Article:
He had to miss the most of the first part of the season and the Tour de France but worked hard in the gym and with physiotherapists to make a rapid recovery from his serious injuries. Gerdemann's win in France rewarded him for all his hard work and patience.
On the final day, his Team Columbia controlled numerous attacks during the 138km stage, as Gerdemann marked main rivals David Moncoutié (Cofidis - Le Crédit par Téléphone) and Stéphane Goubert (AG2R La Mondiale). The stage finished with three laps of a hilly circuit, and Moncoutié made a strong attack as a bid to win. Only 20 racers remained at the front, including Gerdemann, who with the help of team-mate Tony Martin, made sure Moncoutié did not gain any time.
Frenchman John Gadret won the final stage four with a late solo attack but Linus kept his 12-second lead on Moncoutié, with Goubert finishing third overall at 36 seconds.
"It wasn't an easy final stage but we came away with a morale boosting win for Linus. This is an important victory for him as he prepares for the Tour of Germany," directeur sportif Valerio Piva said after the race.
"This is good win for Linus and for the team," said Piva. "He hasn't raced a lot this year because of his crash but he's coming into some good form."
Gerdemann will race in Italy next week, riding the Trittico Lombardo back-to-back one-day races, before beginning his final block of training for the Tour of Germany.
"We are not doing the Vuelta a España but we've still got a very busy race programme in the final three months of the season," Piva said.
"We'll have a strong team in the Italian races, at the Eneco Tour that starts next week, at the Tour of Germany with Linus and also in the Tour of Ireland, the Tour of Missouri in the USA and the Tour of Britain." Piva was optimistic for the team's chances of more wins in the latter part of the season.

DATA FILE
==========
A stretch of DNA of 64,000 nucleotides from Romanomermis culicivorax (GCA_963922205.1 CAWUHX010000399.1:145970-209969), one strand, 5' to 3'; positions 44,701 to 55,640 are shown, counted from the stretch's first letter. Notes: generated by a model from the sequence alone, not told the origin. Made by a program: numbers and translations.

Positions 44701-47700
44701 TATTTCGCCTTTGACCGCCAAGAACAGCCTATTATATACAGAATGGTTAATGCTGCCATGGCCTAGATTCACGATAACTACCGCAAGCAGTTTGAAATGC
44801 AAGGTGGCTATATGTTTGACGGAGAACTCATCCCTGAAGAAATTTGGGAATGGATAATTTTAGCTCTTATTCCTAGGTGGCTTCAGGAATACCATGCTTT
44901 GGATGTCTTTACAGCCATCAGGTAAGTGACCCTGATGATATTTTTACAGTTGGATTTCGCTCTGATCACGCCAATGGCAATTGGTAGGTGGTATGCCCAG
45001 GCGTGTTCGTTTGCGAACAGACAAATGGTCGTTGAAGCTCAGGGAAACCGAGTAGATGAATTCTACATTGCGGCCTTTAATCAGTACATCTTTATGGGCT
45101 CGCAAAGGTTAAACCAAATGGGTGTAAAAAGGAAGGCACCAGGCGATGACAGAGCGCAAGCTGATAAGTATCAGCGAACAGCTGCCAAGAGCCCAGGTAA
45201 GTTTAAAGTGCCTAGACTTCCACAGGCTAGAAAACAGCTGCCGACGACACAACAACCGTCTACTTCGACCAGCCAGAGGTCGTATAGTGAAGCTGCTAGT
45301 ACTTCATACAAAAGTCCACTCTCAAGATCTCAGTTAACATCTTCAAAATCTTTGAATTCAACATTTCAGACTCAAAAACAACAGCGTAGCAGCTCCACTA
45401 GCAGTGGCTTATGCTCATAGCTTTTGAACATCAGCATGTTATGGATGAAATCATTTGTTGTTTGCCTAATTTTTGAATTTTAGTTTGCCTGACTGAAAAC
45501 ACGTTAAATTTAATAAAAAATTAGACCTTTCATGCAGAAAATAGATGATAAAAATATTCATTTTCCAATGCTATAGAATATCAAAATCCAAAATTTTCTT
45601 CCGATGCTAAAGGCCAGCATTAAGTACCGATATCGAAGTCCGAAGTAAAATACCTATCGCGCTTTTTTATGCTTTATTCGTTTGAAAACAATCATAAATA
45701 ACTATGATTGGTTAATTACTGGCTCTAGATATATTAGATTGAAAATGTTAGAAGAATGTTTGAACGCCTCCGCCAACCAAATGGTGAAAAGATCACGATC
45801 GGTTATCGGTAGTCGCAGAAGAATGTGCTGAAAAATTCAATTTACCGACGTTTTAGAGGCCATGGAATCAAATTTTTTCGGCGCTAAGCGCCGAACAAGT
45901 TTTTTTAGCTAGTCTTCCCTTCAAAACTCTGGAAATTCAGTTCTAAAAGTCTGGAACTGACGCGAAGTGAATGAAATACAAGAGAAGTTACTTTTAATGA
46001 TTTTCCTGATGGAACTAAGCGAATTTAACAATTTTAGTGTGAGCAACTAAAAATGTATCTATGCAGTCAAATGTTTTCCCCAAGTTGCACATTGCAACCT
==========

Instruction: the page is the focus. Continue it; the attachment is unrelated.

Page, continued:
Klöden still deciding whether to race German or Spanish tour
Andreas Klöden has yet to decide whether he will race next in the Tour of Germany or the Vuelta a España. Though he had to miss the Tour de France in July when his team was not invited to compete, he has spent plenty of recent time in France – at both the Paris-Corrèze and then the Tour de l'Ain.
"The first days came after the long break and were tough, but I quickly felt that better from that day on," said Klöden, who will return again to France next week for the Tour de Limousin.
"Only then will I decide, with my Team Astana, whether to head to the Tour of Spain or the Tour of Germany at the end of the month," he said. His decision will hinge on his form and how he can best help his team.
"The Tour of Germany excited me as it's been an eternity since I've raced at home," said Klöden," but we will wait and see in the coming week."
IOC permits UCI to screen blood at Olympics
The UCI is one of just four federations the International Olympic Committee (IOC) is allowing to perform blood screenings on competitors at the Olympic Games in Beijing. The others are the International Association of Athletics Federations, the International Rowing Federation and the International Modern Pentathlon Union.
"These screenings will check several blood indicators before the athletes compete," an IOC official told Reuters.
When a similar program was implemented for cross country skiers at the winter Olympic Games in Turin, a few athletes were pulled from competition for a set period of time while awaiting blood values to return to "normal". For ongoing non-normal values, anti-doping tests were then performed.
The athlete's blood values are being input into a database.
Irish racer dies during club event
Former Commonwealth Games cyclist David McCall was killed in an accident during a club race near Belfast in Northern Ireland on Tuesday.
Along with business partner Martin Birney, McCall, 46, was the co-owner of SportActive, a company that had agreed to sponsor the Scottish Road Racing Championship for the next three years according to www.scuonline.org. As a coach, McCall was also involved in leading cycling, walking and triathlon holidays, often in Majorca.
An accomplished European and international cyclist, McCall competed for Northern Ireland in the team trial during the 1990 Commonwealth Games in Auckland, New Zealand.
Univest Grand Prix and Cyclosportif coming up in September
The Univest Grand Prix will run again in Pennsylvania in a few weeks. The Grand Prix will happen in Souderton on September 6, and a criterium will follow in Doylestown on September 7. More than 150 professional riders from 20 countries are expected for the UCI-ranked race.
In addition a recreational Cyclosportif 100K ride, children's races, regional foods, and a family fair will complement the weekend's activities in Souderton while an ArtCycle ride in Doylestown will precede the criterium surrounding the Doylestown Art Festival.
For more information, visit www.univestgrandprix.com.
(All rights reserved/Copyright Future Publishing (Overseas) Limited 2008)